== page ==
Bird Watch

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Veronika adores birds right now, whether the tweets she hears on our walks or spotting them out the window. So as a follow-up to a few easy bird feeders we recently made, we thought about birds in a few other ways today.

First up: just listening to their sounds! I put a CD of bird song on Spotify as we sat down together to…

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…read a bird book! She has a great board book about birds, and right now we have to sit and go through it at least twice a day.

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We repeated a favorite bird feeder (pine cones rolled in peanut butter and sunflower seeds), and also made a string of unsalted circle pretzels on yarn. She loved hanging this one from our tree.

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Now when the birds come, we stop to watch through the window!

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A final fun idea is to leave a few pieces of yarn on your back patio. Birds use them this time of year for nests.

 

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Maybe we’ll even spot a colorful strand on a future walk around the neighborhood.

Bird Busy Box

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If you’re not familiar with “busy boxes”, the idea is to fill a small craft bin with just a few supplies, from which a toddler can keep occupied solo for a time. Veronika was a bit too young for this particular box to be a true busy box, but we did have fun with it together! The bird theme felt just right for springtime.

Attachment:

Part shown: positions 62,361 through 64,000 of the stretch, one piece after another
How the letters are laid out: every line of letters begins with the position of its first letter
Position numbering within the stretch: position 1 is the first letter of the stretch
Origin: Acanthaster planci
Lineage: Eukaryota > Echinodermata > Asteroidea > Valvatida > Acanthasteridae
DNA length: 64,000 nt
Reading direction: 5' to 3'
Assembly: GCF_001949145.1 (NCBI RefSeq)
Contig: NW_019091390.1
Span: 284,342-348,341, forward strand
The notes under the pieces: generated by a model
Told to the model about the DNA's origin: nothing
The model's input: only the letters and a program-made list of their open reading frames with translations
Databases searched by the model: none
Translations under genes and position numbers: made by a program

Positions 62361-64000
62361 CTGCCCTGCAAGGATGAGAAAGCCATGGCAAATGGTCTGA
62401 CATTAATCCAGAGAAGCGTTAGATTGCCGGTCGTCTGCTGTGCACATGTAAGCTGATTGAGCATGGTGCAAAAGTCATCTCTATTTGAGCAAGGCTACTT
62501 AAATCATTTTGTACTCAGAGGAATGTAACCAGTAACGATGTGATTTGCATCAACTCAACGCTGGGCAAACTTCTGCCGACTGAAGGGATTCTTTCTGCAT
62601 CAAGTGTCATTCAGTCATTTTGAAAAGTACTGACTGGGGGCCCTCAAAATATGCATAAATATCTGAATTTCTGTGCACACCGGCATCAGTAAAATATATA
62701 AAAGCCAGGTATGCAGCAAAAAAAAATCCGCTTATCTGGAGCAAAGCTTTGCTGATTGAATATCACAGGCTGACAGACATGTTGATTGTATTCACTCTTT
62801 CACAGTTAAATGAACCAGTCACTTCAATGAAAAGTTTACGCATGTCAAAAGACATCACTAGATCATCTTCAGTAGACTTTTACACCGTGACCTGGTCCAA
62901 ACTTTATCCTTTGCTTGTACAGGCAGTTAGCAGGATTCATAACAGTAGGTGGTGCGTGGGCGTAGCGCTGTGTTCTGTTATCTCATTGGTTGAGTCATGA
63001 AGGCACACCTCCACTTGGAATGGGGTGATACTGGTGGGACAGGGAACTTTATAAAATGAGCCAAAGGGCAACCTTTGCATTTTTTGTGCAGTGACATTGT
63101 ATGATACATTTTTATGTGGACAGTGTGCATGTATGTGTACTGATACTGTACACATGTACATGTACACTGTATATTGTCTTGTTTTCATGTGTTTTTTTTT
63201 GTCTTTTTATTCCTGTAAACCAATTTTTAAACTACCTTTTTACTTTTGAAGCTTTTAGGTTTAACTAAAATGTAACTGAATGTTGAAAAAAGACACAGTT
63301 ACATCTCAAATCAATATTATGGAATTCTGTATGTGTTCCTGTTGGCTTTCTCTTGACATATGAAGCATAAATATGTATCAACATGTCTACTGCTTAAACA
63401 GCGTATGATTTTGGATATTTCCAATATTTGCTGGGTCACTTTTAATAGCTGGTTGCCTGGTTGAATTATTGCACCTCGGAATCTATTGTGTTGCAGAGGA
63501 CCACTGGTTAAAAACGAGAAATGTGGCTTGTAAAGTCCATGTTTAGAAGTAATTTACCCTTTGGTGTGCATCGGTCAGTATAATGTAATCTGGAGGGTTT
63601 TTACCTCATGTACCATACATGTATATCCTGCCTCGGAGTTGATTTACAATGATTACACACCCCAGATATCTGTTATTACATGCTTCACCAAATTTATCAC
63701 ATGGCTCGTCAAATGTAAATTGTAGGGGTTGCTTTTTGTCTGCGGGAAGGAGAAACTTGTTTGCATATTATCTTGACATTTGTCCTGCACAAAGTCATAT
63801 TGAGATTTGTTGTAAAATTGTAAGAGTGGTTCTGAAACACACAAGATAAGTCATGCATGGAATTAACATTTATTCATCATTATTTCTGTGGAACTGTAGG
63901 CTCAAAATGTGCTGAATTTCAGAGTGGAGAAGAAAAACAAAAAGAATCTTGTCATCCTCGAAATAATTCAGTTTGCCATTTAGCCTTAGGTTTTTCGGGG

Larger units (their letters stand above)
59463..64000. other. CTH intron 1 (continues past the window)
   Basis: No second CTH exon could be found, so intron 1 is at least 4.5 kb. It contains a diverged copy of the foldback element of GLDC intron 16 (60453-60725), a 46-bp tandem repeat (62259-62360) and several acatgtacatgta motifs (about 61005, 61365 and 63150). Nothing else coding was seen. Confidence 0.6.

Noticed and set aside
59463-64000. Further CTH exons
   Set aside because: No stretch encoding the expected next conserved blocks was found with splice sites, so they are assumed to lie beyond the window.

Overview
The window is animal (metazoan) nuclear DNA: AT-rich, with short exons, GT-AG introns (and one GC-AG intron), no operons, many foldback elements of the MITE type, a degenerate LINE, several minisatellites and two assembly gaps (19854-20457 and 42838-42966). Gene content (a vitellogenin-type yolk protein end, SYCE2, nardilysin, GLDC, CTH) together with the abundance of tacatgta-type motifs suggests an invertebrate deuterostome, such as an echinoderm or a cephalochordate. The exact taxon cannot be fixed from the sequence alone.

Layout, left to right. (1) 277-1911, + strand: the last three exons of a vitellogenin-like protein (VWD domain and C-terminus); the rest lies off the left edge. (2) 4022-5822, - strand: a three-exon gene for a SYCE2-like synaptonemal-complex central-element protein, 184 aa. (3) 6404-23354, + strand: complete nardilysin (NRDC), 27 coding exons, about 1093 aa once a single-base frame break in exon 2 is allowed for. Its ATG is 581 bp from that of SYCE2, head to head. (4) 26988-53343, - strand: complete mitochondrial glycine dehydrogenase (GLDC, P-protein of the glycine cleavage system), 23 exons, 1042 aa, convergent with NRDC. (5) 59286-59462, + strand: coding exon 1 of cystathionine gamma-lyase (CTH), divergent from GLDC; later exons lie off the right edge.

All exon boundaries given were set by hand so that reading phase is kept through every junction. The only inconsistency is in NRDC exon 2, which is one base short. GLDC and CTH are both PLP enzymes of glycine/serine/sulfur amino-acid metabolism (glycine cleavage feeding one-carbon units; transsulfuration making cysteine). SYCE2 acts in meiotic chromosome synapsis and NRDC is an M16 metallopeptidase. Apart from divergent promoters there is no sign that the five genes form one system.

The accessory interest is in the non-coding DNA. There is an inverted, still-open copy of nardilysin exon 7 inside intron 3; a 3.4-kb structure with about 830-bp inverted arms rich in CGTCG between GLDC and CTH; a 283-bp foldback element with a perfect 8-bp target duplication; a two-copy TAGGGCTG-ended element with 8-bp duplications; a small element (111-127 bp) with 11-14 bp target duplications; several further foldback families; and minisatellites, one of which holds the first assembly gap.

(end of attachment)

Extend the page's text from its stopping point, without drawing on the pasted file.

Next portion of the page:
As prep, I glued wiggle eyes to several small Styrofoam balls, then placed them in a bin along with the following: little pieces of pipe cleaner and feathers.

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I showed Veronika how to poke a piece of pipe cleaner into each face as a beak.

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Then the feathers can be inserted any which way to complete your birds! Older toddlers could take it from here as a busy box, but Veronika needed help with the mechanics of poking in the sharp point of the feather. “Yellow bird!” she said with delight to one that featured predominantly yellow feathers.

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We mixed and matched colors, and then started experimenting with the placement of the feathers. If they stuck upright, the birds looked like turkeys. (In fact, you could consider this as a busy box around Thanksgiving and design all the birds with upright feathers!).